Next week, the EU’s fix to its flagging cap-and-trade program finally goes into effect.
For years, the European Union’s Emissions Trading System (cap-and-trade) has been under attack because the supply versus demand for pollution permits was so out of whack.
The program is the EU’s signature and pioneering way to meet its climate change targets: 20% lower emissions from 1990 levels by 2020.
Because emissions were down during the recession and permits were initially given out for free, there has been way more supply than demand. As a result, the cost to emit one ton of carbon dropped as low as EUR 2.41 last year, providing little incentive to lower emissions.
Next week, the EU will begin "backloading" – delaying carbon auctions where permits to emit are sold – which will reduce the number of allowances (permits to pollute) on the market by 53%. With fewer permits on the market the price will go up again, making them valuable enough to influence how much companies pollute.
"We will now see a much tighter market with new pressures on both utilities and industrial companies," says Konrad
Hanschmidt, head of carbon market analysis at Bloomberg New Energy Finance.
In 2008, carbon allowances peaked at EUR 29 per ton of carbon and by 2013 they were down to an average of EUR 4.46. Prices are already up 40% to EUR 7 per ton in anticipation of backloading.
Through the rest of this year, 343 million permits will be sold, about half of what utilities need to buy. That means companies that currently hold permits form the historical surplus will have to sell that much in allowances, giving industrial companies unprecedented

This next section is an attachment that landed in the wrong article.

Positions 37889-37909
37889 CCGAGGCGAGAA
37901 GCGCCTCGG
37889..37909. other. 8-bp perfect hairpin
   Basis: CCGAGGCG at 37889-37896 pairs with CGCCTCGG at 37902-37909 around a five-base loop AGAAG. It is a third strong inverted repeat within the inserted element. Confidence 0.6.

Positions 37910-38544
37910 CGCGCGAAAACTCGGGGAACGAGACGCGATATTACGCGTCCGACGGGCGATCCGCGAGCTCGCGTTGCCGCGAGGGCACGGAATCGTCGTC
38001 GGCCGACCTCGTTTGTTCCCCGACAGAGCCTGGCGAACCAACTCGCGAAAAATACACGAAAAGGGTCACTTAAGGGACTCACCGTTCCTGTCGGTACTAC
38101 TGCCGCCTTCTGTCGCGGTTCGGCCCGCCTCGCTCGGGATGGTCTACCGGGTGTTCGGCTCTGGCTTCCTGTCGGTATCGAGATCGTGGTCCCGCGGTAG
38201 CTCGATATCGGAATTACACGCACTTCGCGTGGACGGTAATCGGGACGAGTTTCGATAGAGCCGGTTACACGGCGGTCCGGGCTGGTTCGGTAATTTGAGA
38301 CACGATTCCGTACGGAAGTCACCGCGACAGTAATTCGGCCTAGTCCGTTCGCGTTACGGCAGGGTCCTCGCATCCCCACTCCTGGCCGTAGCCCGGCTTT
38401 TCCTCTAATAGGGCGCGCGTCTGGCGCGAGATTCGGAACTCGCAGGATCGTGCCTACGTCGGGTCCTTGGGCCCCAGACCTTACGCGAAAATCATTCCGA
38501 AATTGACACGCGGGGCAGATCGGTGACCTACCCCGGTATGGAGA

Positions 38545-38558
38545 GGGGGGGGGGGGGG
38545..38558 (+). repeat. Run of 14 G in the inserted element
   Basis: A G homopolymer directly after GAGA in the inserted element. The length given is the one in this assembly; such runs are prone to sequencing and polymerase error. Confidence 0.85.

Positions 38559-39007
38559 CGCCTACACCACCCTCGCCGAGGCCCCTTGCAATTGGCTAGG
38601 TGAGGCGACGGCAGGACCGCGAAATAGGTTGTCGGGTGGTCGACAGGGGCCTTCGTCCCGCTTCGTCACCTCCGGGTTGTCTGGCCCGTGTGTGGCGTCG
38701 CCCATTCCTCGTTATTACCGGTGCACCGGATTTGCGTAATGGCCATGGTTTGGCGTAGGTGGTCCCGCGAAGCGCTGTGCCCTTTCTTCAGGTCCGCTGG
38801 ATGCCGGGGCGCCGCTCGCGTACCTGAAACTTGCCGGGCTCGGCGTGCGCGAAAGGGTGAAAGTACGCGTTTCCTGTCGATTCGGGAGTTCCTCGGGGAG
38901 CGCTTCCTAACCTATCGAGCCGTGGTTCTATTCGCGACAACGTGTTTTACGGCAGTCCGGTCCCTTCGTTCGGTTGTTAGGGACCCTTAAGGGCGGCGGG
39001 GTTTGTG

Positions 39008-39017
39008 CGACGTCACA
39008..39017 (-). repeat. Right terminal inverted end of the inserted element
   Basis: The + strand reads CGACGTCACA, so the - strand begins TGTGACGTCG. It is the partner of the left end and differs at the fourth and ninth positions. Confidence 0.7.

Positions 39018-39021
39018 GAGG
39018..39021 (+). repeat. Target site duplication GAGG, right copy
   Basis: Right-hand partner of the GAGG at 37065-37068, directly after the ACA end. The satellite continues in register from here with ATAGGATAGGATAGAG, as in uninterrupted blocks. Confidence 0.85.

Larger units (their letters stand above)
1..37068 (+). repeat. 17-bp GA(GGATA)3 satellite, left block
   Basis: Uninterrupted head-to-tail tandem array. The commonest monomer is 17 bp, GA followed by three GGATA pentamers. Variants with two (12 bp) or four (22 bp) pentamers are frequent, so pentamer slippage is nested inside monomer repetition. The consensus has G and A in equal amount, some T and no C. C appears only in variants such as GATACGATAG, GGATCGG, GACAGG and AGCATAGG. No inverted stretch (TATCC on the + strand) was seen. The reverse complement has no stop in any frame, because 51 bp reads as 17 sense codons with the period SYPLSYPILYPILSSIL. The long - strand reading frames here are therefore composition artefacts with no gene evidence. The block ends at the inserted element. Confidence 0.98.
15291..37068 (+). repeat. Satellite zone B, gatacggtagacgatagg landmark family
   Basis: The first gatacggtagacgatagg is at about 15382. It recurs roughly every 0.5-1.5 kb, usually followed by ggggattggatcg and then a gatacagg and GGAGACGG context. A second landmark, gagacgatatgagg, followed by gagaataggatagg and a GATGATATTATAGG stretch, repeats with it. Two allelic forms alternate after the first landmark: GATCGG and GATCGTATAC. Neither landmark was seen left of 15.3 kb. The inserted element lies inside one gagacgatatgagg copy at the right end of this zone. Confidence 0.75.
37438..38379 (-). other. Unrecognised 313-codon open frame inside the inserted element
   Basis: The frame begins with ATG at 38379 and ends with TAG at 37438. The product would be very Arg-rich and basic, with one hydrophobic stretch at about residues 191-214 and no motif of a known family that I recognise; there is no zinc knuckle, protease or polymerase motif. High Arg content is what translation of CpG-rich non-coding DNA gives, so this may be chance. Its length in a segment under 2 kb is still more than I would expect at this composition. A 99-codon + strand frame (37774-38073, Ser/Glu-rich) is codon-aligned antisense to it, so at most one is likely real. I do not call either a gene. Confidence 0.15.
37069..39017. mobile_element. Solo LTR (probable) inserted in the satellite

market power, says Bloomberg New Energy Finance.
According to the legislation, however, all backloaded permits will be sold in 2019-20, which means the change will have only temporary impact on prices.
prices in Europe will increasingly depend on industrial firms’ willingness to
sell surplus permits that they received for free in the past. The prospect of
further, more ambitious reform to the EU Emissions Trading System means that many of them will demand substantial premiums over the current price. Power companies will
prefer to pay such premiums as long as it remains cheaper to produce power with
coal than to switch to lower-emitting gas-fired generation, "
Orlandi, lead EU ETS analyst at Bloomberg New Energy Finance.
"By agreeing to backloading, the EU has given a huge vote of confidence
to carbon markets. Policy-makers should now use this momentum to pass further
reforms to provide investors greater confidence that carbon
emissions will carry a meaningful cost in the region over the medium and long
The positive side of lower economic growth – and lower emissions – means it will cost much less to meet the EU’s 2020 target.
The first – and still by far the biggest – international system for trading greenhouse gas emission allowances, the EU ETS covers more than 11,000 power plants and industrial facilities in 31 countries. It governs about 45% of the EU’s total greenhouse gas emissions. The airline industry was the last to be phased in, which caused an uproar in the US, China and other countries who refused to participate.
Learn more about the EU ETS: